The disassembly of affected code from an NC200 camera is shown below: sym.httpDelMultiUserRpm: ; Get pointer to Usernames param from HTTP request ││ 0x0047ee90 lw a0, (env) ││ 0x0047ee94 lw a1, -0x7fe4(gp) ││ 0x0047ee98 nop ││ 0x0047ee9c addiu a1, a1, -0x73b0 ; "Usernames" string ││ 0x0047eea0 lw t9, -sym.httpGetEnv(gp) ││ 0x0047eea4 nop ││ 0x0047eea8 jalr t9 ││ 0x0047eeac nop ; Save the pointer and return error if it is NULL ││ 0x0047eeb0 lw gp, (arg_10h) ││ 0x0047eeb4 sw v0, (arg_usernames) ││ 0x0047eeb8 lw v0, (arg_usernames) ││ 0x0047eebc nop ││┌─< 0x0047eec0 bnez v0, 0x47eed4 │││ 0x0047eec4 nop │││ 0x0047eec8 addiu v0, zero, -1 ┌────< 0x0047eecc b 0x47f0bc ││││ 0x0047eed0 sw v0, (arg_46ch) ; If the pointer is not null, initialize to 0 the error code buffer on the stack │││└─> 0x0047eed4 addiu v0, fp, 0x40 │││ 0x0047eed8 move a0, v0 │││ 0x0047eedc move a1, zero │││ 0x0047eee0 addiu a2, zero, 0x400 │││ 0x0047eee4 lw t9, -sym.imp.memset(gp) │││ 0x0047eee8 nop │││ 0x0047eeec jalr t9 │││ 0x0047eef0 nop │││ 0x0047eef4 lw gp, (arg_10h) ; Copy the arg_usernames pointer to arg_usernames_copy │││ 0x0047eef8 lw v0, (arg_usernames) │││ 0x0047eefc nop │││ 0x0047ef00 sw v0, (arg_usernames_copy) ; Get a pointer to the first occurrence of the comma character and store it │││┌─> 0x0047ef04 lw a0, (arg_usernames_copy) │││╎ 0x0047ef08 addiu a1, zero, 0x2c │││╎ 0x0047ef0c lw t9, -sym.imp.strchr(gp) │││╎ 0x0047ef10 nop │││╎ 0x0047ef14 jalr t9 │││╎ 0x0047ef18 nop │││╎ 0x0047ef1c lw gp, (arg_10h) │││╎ 0x0047ef20 sw v0, (ptr_to_next_comma) ; If the pointer is NULL go and delete the last username in the list │││╎ 0x0047ef24 lw v0, (ptr_to_next_comma) │││╎ 0x0047ef28 nop ┌─────< 0x0047ef2c beqz v0, 0x47efc0 ││││╎ 0x0047ef30 nop ; Replace the comma character with a string terminator and delete the user ││││╎ 0x0047ef34 lw v0, (ptr_to_next_comma) ││││╎ 0x0047ef38 nop ││││╎ 0x0047ef3c sb zero, (v0) ││││╎ 0x0047ef40 lw a0, (arg_usernames_copy) ││││╎ 0x0047ef44 lw t9, -sym.swUMDelUser(gp) ││││╎ 0x0047ef48 nop ││││╎ 0x0047ef4c jalr t9 ││││╎ 0x0047ef50 nop ; Create a string with the error code from swUMDelUser ││││╎ 0x0047ef54 lw gp, (arg_10h) ││││╎ 0x0047ef58 sw v0, (deluser_error_code) ││││╎ 0x0047ef5c addiu v0, fp, 0x448 ││││╎ 0x0047ef60 move a0, v0 ││││╎ 0x0047ef64 lw a1, -0x7fe4(gp) ││││╎ 0x0047ef68 nop ││││╎ 0x0047ef6c addiu a1, a1, -0x73a4 ; '{"errorCode":&d},' ││││╎ 0x0047ef70 lw a2, (deluser_error_code) ││││╎ 0x0047ef74 lw t9, -sym.imp.sprintf(gp) ││││╎ 0x0047ef78 nop ││││╎ 0x0047ef7c jalr t9 ││││╎ 0x0047ef80 nop ; Concatenate the error code string with other error codes on the stack ││││╎ 0x0047ef84 lw gp, (arg_10h) ││││╎ 0x0047ef88 addiu v0, fp, 0x40 ││││╎ 0x0047ef8c addiu v1, fp, 0x448 ││││╎ 0x0047ef90 move a0, v0 ││││╎ 0x0047ef94 move a1, v1 ││││╎ 0x0047ef98 lw t9, -sym.imp.strcat(gp) ; concatenate err code ││││╎ 0x0047ef9c nop ││││╎ 0x0047efa0 jalr t9 ││││╎ 0x0047efa4 nop ; Increase the pointer by one to the next username ││││╎ 0x0047efa8 lw gp, (arg_10h) ││││╎ 0x0047efac lw v0, (ptr_to_next_comma) ││││╎ 0x0047efb0 nop ││││╎ 0x0047efb4 addiu v0, v0, 1 ; Store the updated pointer and skip the last/only username deletion code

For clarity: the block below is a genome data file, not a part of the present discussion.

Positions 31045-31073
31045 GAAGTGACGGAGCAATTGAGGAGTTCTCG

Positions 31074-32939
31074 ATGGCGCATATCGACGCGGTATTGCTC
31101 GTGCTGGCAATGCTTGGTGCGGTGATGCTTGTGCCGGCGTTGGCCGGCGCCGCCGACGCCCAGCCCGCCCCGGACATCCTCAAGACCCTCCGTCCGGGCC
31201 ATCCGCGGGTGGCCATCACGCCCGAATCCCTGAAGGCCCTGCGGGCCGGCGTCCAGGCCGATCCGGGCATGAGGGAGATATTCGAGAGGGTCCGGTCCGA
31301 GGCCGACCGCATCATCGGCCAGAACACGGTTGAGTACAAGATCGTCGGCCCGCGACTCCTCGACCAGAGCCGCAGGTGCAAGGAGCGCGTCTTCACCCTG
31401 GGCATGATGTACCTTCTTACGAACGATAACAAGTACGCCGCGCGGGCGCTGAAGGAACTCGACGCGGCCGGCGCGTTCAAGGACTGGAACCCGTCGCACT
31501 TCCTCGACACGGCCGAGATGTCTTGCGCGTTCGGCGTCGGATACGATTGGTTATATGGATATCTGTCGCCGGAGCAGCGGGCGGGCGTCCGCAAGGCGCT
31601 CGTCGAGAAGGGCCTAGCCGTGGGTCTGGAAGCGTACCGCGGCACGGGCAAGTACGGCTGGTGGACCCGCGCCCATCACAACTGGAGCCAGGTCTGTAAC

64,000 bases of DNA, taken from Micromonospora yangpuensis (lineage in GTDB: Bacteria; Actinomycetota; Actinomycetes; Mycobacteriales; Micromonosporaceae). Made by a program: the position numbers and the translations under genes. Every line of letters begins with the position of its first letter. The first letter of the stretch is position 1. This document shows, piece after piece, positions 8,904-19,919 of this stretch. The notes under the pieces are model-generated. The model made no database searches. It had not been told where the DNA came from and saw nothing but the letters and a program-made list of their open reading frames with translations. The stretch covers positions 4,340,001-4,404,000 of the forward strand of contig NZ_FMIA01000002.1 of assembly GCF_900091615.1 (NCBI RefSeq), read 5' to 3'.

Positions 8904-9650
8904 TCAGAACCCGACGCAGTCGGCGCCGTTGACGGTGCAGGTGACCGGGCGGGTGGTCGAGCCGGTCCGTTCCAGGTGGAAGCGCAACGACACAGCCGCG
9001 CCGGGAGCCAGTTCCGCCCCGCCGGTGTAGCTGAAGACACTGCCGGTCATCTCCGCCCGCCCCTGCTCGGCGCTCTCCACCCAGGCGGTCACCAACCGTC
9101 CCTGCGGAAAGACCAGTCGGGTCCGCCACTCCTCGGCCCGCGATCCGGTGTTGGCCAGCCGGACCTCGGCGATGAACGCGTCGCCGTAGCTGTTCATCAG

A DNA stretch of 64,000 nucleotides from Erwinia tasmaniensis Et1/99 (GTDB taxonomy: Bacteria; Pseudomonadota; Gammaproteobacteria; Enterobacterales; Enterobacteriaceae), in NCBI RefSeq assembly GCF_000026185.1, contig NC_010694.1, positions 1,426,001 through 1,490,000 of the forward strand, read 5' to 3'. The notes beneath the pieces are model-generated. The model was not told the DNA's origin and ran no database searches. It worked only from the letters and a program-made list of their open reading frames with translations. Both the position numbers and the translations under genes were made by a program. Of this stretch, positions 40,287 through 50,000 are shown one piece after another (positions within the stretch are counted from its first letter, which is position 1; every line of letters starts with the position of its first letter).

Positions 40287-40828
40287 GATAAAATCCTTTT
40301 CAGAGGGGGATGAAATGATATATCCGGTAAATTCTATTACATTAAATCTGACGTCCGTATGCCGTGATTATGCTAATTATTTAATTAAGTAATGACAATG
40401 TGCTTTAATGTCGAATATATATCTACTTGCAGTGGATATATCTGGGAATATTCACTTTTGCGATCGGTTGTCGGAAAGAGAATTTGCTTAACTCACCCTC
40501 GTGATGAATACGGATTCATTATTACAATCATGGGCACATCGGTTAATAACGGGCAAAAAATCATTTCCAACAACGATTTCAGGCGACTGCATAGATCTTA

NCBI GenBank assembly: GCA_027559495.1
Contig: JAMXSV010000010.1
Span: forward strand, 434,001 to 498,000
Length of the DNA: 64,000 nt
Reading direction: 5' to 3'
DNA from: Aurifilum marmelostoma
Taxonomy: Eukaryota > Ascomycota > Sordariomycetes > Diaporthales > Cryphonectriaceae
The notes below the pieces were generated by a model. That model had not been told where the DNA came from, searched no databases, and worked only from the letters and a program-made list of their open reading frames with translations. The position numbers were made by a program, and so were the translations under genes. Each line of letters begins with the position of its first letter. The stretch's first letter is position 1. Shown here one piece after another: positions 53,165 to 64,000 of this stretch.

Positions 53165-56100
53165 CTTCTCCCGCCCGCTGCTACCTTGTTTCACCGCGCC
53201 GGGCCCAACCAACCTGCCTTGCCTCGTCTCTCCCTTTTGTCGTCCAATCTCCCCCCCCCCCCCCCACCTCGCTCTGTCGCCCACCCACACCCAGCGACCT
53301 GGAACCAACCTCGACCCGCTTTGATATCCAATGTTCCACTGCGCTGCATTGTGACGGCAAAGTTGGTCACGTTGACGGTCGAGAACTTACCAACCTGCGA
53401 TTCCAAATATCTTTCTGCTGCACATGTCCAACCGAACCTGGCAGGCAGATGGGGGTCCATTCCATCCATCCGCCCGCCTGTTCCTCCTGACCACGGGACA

┌──────< 0x0047efb8 b 0x47f034
│││││╎ 0x0047efbc sw v0, (arg_usernames_copy) ; Delete the last/only username in the list and concatenate error code
│└─────> 0x0047efc0 lw a0, (arg_usernames_copy)
│ │││╎ 0x0047efc4 lw t9, -sym.swUMDelUser(gp)
│ │││╎ 0x0047efc8 nop
│ │││╎ 0x0047efcc jalr t9
│ │││╎ 0x0047efd0 nop
│ │││╎ 0x0047efd4 lw gp, (arg_10h)
│ │││╎ 0x0047efd8 sw v0, (deluser_error_code)
│ │││╎ 0x0047efdc addiu v0, fp, 0x448
│ │││╎ 0x0047efe0 move a0, v0
│ │││╎ 0x0047efe4 lw a1, -0x7fe4(gp)
│ │││╎ 0x0047efe8 nop
│ │││╎ 0x0047efec addiu a1, a1, -0x73a4 ; '{"errorCode":&d},'
│ │││╎ 0x0047eff0 lw a2, (deluser_error_code)
│ │││╎ 0x0047eff4 lw t9, -sym.imp.sprintf(gp)
│ │││╎ 0x0047eff8 nop
│ │││╎ 0x0047effc jalr t9
│ │││╎ 0x0047f000 nop
│ │││╎ 0x0047f004 lw gp, (arg_10h)
│ │││╎ 0x0047f008 addiu v0, fp, 0x40